Here is the full text of Murray v. UBS. For more on the rights of railroad whistleblowers, go to the free Rail Whistleblower Library

After today’s oral argument at the U. S. Supreme Court, the concept of “intentional retaliation” in whistleblower cases is on life support, and I predict that in a few short months the Supreme Court will pull the plug on it for good.

The Federal Rail Safety Act and statutes like it specify a two-step burden of proof: first, the employee has the burden of proving the protected activity was a contributory factor in the adverse action, and then the employer has the burden to prove by clear and convincing evidence it would have taken the exact same action in the absence of the protected activity.

The question in Murray v. UBS Securities LLC is whether whistleblower protection statutes such as the FRSA require employees to prove “intentional retaliation” in addition to the usual contributory factor element. In its Murray decision, the 2nd Circuit said yes, relying on the line of FRSA cases beginning with Kuduk v. BNSF Railway Company that requires employees to prove “intentional retaliation” as part of their prima facie case. In effect, those FRSA cases eliminated the two-step burden of proof by placing both burdens of proof on the employee.

The oral argument today focused on whether there is a separate additional “intentional retaliation” element employees must prove, or whether the usual two-step burden shifting remains in place. The comments of the Justices confirmed that “intentional retaliation” is a bogus concept pulled out of thin air by the 8th Circuit in Kuduk and does not change the usual two-step burden scheme. Justice Gorsuch’s comment is typical: “I just don’t see ‘retaliation’ in the stature. You are asking us to read into the statute words not there.”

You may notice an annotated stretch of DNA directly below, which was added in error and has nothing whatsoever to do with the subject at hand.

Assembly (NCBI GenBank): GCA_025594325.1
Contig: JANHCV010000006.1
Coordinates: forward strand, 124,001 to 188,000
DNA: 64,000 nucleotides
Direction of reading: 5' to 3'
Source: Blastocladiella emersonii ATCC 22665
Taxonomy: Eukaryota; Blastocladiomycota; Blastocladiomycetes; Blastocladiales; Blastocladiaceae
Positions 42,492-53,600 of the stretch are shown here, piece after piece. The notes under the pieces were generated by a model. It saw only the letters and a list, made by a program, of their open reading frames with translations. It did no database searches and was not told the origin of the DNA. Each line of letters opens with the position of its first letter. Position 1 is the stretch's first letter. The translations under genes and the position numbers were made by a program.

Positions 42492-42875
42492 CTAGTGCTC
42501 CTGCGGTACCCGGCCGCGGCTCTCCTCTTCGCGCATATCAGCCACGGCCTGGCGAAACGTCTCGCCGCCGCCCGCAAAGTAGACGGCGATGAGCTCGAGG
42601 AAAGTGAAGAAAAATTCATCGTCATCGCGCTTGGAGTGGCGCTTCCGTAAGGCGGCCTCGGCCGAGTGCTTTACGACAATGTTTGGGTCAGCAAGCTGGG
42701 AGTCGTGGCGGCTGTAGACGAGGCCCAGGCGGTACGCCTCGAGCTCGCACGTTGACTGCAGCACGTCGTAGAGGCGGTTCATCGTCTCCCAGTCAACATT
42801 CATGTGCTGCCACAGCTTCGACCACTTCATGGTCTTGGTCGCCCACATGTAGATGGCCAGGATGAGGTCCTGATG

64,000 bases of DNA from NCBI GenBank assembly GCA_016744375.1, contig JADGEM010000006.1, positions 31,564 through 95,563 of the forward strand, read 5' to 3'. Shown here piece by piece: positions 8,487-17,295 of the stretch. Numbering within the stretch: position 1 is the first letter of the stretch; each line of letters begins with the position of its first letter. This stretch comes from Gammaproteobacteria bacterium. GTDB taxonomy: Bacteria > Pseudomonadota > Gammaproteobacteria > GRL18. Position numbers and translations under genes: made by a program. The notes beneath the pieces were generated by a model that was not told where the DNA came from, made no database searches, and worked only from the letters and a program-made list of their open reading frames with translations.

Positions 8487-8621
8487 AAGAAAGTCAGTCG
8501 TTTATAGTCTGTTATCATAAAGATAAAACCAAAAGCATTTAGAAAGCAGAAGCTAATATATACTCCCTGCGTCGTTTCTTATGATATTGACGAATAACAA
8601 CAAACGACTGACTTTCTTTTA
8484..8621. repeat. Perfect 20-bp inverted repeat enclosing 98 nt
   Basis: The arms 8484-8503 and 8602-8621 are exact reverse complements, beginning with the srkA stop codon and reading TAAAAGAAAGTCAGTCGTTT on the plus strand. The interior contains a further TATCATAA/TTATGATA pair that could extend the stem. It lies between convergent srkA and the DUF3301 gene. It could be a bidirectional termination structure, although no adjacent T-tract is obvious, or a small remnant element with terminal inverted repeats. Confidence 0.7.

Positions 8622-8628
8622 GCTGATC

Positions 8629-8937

All the Justices seemed to acknowledge an employer’s intent to discriminate is sufficiently established by the employee’s proof of the first step, and there is no additional “intentional retaliation” element for the employee to prove. And this makes sense, as the first step includes proof the employer had knowledge of the protected activity, and that knowledge, combined with the contributory factor proof, is sufficient to show an employer’s intent to discriminate.

Stay tuned for the upshot of this case, but the days of “intentional retaliation” are definitely numbered. For more on the rights of railroad workers under the FRSA, see the free Rail Whistleblower Library